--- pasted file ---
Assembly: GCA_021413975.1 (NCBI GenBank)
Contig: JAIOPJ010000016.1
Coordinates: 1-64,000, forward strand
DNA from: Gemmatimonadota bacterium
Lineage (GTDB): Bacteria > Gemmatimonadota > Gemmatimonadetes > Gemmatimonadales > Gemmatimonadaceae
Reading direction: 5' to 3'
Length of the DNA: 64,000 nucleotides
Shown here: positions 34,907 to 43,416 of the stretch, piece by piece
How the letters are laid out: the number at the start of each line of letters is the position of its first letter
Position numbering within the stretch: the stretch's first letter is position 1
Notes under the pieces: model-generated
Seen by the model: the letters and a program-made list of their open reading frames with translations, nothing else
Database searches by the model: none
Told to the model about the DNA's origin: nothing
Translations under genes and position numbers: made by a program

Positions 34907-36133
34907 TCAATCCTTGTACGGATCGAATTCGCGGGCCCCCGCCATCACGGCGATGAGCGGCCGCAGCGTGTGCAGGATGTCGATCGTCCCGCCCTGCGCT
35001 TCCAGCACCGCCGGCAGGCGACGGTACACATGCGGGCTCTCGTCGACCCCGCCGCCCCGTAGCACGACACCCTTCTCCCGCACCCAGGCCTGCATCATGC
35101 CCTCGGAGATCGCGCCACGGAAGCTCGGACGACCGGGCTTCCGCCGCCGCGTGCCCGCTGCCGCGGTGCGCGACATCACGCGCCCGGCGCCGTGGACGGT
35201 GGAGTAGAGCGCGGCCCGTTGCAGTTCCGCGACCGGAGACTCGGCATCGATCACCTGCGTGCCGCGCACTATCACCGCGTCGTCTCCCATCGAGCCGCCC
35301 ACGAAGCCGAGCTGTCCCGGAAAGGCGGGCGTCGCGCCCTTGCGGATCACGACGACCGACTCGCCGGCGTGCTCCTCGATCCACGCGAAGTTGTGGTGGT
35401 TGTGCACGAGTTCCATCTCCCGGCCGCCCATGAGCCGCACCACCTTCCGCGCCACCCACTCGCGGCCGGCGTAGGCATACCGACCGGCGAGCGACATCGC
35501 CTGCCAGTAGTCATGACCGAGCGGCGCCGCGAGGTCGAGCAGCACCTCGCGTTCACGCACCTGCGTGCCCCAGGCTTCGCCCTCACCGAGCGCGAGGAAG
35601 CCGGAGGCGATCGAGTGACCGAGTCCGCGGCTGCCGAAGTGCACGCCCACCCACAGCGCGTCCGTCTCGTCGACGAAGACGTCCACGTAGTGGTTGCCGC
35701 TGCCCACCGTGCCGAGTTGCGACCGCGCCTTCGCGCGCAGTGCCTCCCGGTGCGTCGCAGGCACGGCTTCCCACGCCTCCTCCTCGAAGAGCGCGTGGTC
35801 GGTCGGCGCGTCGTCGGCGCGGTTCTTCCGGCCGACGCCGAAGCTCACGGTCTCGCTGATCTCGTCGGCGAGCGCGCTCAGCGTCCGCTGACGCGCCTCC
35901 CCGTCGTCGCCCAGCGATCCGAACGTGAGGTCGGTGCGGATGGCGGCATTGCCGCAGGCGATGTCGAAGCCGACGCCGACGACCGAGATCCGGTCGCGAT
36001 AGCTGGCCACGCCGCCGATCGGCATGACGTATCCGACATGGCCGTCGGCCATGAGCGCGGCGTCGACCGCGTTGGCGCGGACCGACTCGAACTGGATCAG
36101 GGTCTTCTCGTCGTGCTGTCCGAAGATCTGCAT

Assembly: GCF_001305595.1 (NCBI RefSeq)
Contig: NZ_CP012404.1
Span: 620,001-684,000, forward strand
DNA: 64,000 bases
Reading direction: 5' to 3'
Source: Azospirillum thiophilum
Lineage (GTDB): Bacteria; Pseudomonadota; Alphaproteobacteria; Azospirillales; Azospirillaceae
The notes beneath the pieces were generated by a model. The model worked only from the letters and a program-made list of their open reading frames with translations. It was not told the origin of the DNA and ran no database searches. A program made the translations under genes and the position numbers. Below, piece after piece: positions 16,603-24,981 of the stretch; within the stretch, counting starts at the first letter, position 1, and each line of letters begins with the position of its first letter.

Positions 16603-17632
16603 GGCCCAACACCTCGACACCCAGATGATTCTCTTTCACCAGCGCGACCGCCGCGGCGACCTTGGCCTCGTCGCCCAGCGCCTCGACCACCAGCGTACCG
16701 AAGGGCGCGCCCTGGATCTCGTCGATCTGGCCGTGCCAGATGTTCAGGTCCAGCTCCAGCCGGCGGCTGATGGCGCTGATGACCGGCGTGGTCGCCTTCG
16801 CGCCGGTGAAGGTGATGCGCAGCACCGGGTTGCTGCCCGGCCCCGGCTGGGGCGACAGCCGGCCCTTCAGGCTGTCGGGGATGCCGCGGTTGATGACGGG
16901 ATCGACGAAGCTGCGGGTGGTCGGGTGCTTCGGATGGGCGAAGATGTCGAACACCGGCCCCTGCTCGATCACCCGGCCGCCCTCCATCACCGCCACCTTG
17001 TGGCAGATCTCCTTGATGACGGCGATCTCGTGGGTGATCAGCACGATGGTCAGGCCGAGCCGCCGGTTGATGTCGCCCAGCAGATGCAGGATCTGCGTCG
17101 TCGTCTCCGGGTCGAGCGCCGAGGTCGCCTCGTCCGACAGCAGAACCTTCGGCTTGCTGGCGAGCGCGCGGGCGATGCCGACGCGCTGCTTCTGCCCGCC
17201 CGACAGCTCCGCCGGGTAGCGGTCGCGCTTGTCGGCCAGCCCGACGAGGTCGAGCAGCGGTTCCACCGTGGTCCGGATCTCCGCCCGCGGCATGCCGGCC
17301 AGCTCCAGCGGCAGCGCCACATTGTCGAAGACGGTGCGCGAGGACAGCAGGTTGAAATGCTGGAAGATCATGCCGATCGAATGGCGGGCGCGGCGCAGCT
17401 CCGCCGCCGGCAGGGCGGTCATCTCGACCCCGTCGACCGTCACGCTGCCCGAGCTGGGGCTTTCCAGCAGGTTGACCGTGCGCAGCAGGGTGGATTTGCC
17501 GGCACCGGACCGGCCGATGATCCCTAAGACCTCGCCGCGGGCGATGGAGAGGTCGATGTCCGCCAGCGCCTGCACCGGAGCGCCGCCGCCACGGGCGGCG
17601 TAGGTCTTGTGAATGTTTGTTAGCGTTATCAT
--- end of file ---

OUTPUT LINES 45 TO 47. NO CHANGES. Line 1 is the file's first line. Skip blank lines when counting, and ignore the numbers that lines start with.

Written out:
17201 CGACAGCTCCGCCGGGTAGCGGTCGCGCTTGTCGGCCAGCCCGACGAGGTCGAGCAGCGGTTCCACCGTGGTCCGGATCTCCGCCCGCGGCATGCCGGCC
17301 AGCTCCAGCGGCAGCGCCACATTGTCGAAGACGGTGCGCGAGGACAGCAGGTTGAAATGCTGGAAGATCATGCCGATCGAATGGCGGGCGCGGCGCAGCT
17401 CCGCCGCCGGCAGGGCGGTCATCTCGACCCCGTCGACCGTCACGCTGCCCGAGCTGGGGCTTTCCAGCAGGTTGACCGTGCGCAGCAGGGTGGATTTGCC